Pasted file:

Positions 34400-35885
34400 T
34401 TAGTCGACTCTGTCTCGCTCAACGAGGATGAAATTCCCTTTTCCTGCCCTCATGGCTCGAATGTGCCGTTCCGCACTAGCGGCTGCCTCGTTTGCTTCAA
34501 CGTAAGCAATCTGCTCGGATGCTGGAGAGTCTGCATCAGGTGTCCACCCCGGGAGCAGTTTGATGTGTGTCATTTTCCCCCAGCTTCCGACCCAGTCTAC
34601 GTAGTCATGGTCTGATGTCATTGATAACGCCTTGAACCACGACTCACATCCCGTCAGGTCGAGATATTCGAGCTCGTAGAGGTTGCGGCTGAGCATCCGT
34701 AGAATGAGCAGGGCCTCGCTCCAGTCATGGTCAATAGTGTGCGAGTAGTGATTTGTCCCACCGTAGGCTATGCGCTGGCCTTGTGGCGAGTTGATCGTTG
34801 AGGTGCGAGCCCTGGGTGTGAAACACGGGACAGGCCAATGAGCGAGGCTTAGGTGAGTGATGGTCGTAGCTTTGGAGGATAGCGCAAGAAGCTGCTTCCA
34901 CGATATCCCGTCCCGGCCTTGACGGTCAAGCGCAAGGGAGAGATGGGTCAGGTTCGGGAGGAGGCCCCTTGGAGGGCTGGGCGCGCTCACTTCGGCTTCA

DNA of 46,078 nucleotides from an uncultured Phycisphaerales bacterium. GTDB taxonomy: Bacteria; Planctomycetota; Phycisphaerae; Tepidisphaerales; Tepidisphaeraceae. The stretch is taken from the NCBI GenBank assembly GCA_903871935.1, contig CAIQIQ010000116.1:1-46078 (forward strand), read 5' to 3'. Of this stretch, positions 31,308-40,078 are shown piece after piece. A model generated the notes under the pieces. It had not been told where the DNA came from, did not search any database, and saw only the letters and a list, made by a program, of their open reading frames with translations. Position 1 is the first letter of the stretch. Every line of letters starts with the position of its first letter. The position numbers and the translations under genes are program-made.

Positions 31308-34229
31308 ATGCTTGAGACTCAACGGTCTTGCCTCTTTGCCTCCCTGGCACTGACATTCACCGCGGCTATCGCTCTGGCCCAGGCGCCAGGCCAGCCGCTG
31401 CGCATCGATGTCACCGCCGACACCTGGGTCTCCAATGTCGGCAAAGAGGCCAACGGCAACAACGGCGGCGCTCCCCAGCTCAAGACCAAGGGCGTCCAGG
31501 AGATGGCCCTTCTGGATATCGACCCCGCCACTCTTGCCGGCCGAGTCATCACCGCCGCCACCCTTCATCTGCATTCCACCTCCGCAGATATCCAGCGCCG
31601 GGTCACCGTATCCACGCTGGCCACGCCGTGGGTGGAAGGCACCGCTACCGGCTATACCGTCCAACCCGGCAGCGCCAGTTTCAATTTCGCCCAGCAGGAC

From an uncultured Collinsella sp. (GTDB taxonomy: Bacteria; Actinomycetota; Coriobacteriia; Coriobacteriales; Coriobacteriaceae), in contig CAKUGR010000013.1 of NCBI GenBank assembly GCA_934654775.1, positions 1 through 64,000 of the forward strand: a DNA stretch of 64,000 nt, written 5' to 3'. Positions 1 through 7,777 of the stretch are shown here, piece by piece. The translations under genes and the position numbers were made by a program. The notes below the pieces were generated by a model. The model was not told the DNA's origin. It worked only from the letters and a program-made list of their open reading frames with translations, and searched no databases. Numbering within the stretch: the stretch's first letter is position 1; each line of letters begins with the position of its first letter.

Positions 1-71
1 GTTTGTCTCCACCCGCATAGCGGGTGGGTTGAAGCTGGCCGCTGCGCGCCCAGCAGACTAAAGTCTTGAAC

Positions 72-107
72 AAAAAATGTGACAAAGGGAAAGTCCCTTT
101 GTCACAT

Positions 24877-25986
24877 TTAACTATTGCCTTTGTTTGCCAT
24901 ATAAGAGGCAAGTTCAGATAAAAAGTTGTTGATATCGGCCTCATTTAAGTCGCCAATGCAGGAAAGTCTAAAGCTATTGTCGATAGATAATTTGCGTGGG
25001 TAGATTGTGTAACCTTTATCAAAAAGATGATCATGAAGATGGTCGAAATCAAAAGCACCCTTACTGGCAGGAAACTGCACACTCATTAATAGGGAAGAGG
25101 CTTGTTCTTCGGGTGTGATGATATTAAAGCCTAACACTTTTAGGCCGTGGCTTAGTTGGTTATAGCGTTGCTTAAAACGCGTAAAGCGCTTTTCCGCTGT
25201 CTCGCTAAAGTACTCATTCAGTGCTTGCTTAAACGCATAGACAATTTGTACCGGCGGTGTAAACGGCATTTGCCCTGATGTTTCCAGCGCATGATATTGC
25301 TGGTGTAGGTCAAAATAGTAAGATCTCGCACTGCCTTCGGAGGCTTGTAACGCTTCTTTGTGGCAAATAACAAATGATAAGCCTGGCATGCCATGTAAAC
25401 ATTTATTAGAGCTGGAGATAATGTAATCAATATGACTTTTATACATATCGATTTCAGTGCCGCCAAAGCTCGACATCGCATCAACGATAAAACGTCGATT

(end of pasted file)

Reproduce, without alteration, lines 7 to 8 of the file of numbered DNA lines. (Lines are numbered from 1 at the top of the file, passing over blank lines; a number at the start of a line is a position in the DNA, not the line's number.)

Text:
34801 AGGTGCGAGCCCTGGGTGTGAAACACGGGACAGGCCAATGAGCGAGGCTTAGGTGAGTGATGGTCGTAGCTTTGGAGGATAGCGCAAGAAGCTGCTTCCA
34901 CGATATCCCGTCCCGGCCTTGACGGTCAAGCGCAAGGGAGAGATGGGTCAGGTTCGGGAGGAGGCCCCTTGGAGGGCTGGGCGCGCTCACTTCGGCTTCA